The U.S. Environmental Protection Agency (EPA) submitted a proposal last Friday requesting that carbon dioxide and other greenhouse gasses be declared a public health danger - starting down the path toward inevitable national emissions laws.
The EPA gained the right to regulate emissions two years ago, but largely did nothing under the former administration. In April 2007, the Supreme Court ruled in the case of Massachusetts vs. EPA that emissions from vehicles could be regulated under the Clean Air Act, and went so far as to say that if the EPA declined to regulate emissions, the agency must provide scientific reasoning for failing to do so.
While the Bush administration only published a proposal inviting public discussions after the ruling, the Obama administration is wasting no time in getting ball rolling. President Obama has made it abundantly clear, both during his campaign and in his first few months in office, that "green" is in.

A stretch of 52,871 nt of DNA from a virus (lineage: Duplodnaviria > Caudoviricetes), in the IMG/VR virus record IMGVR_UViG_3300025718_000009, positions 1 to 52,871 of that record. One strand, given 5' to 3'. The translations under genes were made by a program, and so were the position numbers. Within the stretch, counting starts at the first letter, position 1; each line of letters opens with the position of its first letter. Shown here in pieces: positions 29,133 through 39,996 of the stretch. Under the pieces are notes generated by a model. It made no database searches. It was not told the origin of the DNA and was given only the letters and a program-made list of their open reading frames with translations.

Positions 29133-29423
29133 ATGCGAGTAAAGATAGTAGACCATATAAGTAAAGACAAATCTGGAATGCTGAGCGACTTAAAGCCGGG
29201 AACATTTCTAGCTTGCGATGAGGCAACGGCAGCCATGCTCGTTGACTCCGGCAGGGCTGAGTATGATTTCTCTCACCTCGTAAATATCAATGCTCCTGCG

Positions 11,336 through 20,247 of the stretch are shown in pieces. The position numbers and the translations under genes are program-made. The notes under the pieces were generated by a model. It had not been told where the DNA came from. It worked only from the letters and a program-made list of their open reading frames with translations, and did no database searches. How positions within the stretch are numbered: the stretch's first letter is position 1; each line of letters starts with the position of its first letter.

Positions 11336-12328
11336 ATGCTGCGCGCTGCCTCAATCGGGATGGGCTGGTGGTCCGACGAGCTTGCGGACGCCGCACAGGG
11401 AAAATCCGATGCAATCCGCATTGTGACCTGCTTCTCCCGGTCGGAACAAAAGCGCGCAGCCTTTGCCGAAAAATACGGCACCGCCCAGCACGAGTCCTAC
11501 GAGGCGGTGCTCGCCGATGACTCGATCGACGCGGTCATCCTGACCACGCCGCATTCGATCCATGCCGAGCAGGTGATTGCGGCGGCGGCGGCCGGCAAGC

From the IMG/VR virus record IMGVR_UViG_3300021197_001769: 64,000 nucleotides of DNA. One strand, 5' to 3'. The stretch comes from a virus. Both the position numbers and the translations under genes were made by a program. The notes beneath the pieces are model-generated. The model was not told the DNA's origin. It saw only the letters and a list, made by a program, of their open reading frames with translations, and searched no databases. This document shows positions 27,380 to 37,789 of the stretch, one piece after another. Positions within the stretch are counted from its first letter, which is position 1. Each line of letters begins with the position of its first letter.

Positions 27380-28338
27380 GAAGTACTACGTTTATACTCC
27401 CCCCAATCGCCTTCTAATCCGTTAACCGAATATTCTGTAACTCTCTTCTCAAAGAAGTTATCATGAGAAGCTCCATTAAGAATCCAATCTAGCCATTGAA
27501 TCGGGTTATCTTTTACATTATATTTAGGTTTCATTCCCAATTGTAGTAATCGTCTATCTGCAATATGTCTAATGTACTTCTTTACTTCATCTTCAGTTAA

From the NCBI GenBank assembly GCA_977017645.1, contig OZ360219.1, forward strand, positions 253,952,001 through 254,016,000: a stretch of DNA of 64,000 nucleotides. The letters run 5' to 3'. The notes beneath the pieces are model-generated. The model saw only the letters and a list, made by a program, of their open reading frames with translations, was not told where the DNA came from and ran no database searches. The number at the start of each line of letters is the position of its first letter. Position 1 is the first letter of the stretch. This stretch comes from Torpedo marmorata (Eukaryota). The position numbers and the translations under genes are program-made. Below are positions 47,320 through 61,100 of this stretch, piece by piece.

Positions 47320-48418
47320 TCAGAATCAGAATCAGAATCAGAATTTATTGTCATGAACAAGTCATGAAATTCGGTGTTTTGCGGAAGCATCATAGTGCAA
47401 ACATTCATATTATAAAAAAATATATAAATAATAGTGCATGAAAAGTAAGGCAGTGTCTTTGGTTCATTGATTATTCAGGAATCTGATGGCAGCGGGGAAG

Automakers - and particularly U.S. automakers - have much to fear from the impending emissions laws. They have fought against emissions standards for years, holding their own for quite some time. Now that GM and Chrysler are essentially at the federal government's mercy, however, there is little they can do in the way of blocking emissions legislation.
About a dozen states, led by California, have been seeking to set their own limits on carbon dioxide limits, with California submitting its first petition in 1999. In 2007 the Bush administration declined to give the states that power, but now that a new, more progressive administration is in office, the states have applied again. Only time will tell if the Obama administration will allow the states to have their own limits, or if it will favor a national standard instead, but one thing is clear: stricter standards are on the horizon.
U.S. Chamber of Commerce Vice President William Kovacs said allowing California to institute its own limits would damage automakers. "As Congress tries to bail out the auto industry, California wants to punch more holes in the bottom of the boat," he said, citing the cost the laws will impose on the automakers.
The EPA will release its proposal by Earth Day, and will hold at least two public hearings before it is finalized.
Source: The Detroit News